privation often makes off with slanderous men.
if indeed the keepers of Olympus
honored any mortal man, it was this Tantalus.
but as he was unable to stomach his great good fortune,
for his insolence a punishment seized on the overweening man
in the form of a huge stone which his father hung over him.
always needing to swat it away from his head,
he was banished from joy.
he bore this unmanageable, ever-distressing life with its three labors—
and a fourth: for stealing from the immortals nectar and ambrosia
with which they had made him deathless,
and which he gave to his drinking companions.
if any man supposes he conceals what he’s doing from the gods,
this is why the immortals sent his son back
among the short-lived race of men again.
when nearing the age of youth’s blossoming,
the first showings of a beard covering his chin with black,
he, the son, pondered how to win marriage–
already planned by her Pisan father–
to famous Hippodameia.
drawing near the grey sea,
alone in the dark of night,
he called out to the loud-roaring Trident-Bearing One,
who then appeared, right by his foot.
he said to him: “if the beloved gifts of Cypris
end in any gratitude, Poseidon, come!
stay Oinomaos’s bronze spear;
carry me into Elis in the swiftest chariots;
and draw me close to victory.
seeing that he’s killed thirteen men (the suitors),
he’s putting off his daughter’s marriage.
the great undertaking does not possess a weak man.
but since to die is destiny for men,
why would one nurse an undistinguished old age,
idling in the shadow lacking purpose,
having no share in all that is noble?
no, this struggle will be my future.
bestow on me a pleasing success!”
thus he spoke and had not fixed on fruitless words.
indeed, honoring him,
the god bestowed a golden chariot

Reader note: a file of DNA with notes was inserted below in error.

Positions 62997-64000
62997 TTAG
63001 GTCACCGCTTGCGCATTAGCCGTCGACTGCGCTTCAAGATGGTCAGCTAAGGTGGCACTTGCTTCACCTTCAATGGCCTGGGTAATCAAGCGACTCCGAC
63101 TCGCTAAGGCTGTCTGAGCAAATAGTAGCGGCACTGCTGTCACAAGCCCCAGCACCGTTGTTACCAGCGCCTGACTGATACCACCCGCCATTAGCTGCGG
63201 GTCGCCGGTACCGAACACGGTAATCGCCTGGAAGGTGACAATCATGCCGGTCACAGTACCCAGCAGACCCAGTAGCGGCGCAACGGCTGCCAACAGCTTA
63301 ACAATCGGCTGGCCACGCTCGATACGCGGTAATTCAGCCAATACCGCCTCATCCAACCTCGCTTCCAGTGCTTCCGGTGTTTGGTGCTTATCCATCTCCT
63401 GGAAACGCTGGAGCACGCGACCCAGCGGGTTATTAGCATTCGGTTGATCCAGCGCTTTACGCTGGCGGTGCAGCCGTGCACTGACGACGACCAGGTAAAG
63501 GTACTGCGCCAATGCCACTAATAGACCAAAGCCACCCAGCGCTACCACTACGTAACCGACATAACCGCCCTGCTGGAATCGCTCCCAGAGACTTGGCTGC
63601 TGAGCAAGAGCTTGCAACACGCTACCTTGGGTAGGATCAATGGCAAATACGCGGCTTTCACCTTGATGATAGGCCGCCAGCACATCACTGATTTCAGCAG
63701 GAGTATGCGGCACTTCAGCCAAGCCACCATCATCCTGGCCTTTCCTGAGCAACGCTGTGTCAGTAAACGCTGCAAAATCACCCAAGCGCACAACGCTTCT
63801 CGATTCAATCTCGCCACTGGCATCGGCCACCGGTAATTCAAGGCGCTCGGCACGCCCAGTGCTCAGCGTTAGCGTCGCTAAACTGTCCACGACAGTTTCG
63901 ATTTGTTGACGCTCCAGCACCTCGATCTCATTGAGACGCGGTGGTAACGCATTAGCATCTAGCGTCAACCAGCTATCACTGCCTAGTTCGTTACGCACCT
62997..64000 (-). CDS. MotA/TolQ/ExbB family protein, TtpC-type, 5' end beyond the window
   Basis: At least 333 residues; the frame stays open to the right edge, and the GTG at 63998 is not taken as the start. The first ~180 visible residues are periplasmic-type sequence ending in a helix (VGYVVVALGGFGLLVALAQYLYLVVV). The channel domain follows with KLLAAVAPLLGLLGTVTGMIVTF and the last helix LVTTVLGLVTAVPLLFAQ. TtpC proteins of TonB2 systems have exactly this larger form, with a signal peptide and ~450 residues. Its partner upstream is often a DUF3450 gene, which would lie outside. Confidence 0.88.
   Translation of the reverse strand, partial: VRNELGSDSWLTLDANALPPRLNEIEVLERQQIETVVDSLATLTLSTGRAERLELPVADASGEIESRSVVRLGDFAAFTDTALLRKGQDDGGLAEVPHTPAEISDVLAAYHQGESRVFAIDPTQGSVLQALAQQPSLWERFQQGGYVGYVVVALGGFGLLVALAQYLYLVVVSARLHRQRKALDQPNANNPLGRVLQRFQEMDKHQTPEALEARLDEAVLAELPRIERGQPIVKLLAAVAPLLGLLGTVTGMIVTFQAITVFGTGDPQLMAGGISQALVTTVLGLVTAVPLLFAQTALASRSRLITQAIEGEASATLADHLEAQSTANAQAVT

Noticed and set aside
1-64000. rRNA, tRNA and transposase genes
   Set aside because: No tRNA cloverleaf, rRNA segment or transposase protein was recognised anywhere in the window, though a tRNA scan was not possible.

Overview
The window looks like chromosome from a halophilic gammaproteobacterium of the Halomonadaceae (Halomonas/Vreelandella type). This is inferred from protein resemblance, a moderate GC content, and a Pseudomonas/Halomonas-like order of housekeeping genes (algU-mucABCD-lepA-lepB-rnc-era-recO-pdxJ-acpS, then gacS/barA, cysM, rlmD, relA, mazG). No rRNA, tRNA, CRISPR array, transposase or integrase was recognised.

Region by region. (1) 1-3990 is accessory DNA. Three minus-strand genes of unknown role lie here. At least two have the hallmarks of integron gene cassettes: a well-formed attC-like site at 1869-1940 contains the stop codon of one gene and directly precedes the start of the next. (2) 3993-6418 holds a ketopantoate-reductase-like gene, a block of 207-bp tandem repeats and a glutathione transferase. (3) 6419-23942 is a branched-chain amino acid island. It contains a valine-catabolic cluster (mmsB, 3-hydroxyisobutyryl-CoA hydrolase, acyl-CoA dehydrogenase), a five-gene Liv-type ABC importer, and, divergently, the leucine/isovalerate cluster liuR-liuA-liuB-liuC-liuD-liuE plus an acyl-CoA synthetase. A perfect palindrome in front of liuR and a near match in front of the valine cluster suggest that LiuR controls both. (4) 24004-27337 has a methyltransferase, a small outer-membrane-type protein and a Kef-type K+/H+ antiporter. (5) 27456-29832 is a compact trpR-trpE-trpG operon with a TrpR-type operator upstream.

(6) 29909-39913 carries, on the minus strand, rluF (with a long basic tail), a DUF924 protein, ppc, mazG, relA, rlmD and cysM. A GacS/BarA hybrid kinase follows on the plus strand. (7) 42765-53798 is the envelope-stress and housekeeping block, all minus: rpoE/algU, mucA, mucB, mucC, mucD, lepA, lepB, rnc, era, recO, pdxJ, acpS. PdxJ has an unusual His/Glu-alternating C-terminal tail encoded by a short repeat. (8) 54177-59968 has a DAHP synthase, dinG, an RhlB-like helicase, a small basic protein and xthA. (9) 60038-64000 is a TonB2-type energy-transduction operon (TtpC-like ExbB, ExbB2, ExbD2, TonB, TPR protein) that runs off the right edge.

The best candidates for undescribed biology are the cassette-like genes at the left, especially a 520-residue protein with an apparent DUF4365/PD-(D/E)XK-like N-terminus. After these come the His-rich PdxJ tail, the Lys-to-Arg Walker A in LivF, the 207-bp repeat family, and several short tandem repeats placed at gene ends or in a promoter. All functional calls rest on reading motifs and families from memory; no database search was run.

and untiring winged horses as well.
and so he defeated strong Oinomaos
and took the maiden as his consort.
he fathered sons striving for glory;
first in rank among men.
and now he is included in the splendid blood rites
as he reclines by the stream of the Alpheus.
his well-attended tomb is beside the altar most often visited by strangers.
the glory of Pelops shine from afar
in the racecourses of the Olympic festivals
where there are contests in swiftness of foot
and grueling efforts of strength.
for the remainder of his life the winner of the contests has sweet tranquility,
as far as games can provide.
in contrast, the highest blessing comes to all men,
all of the time in the daily course of things.
still, I’m obliged to crown that man
with the equine tune in Aeolian song.
I’m sure there isn’t some other host
experienced in noble things
and more distinguished in power (today at any rate)
to embroider in the splendid folds of hymns.
a god, being a guardian,
attends to your ambitions, Hieron.
this he has as a concern.
if, as I hope, he does not depart in a rush,
I expect to celebrate your even sweeter ambition with the swift chariot,
finding the road an ally of words as I come to the sunny hill of Kronos.
although the Muse jealously guards a most potent dart for me,
and different people are great at different things,
it is with kings the peak caps itself!
look no further.
may you walk your time on high
and may I consort with victors just as long,
far-famed for wisdom among the Hellenes everywhere.
LarryBenn as a B.A. in English Literature from Harvard College, an M.Phil in English Literature from Oxford University, and a J.D. from Yale Law School. Making amends for a working life misspent in finance, he’s now a hobbyist in ancient languages and blogs at featsofgreek.blogspot.com.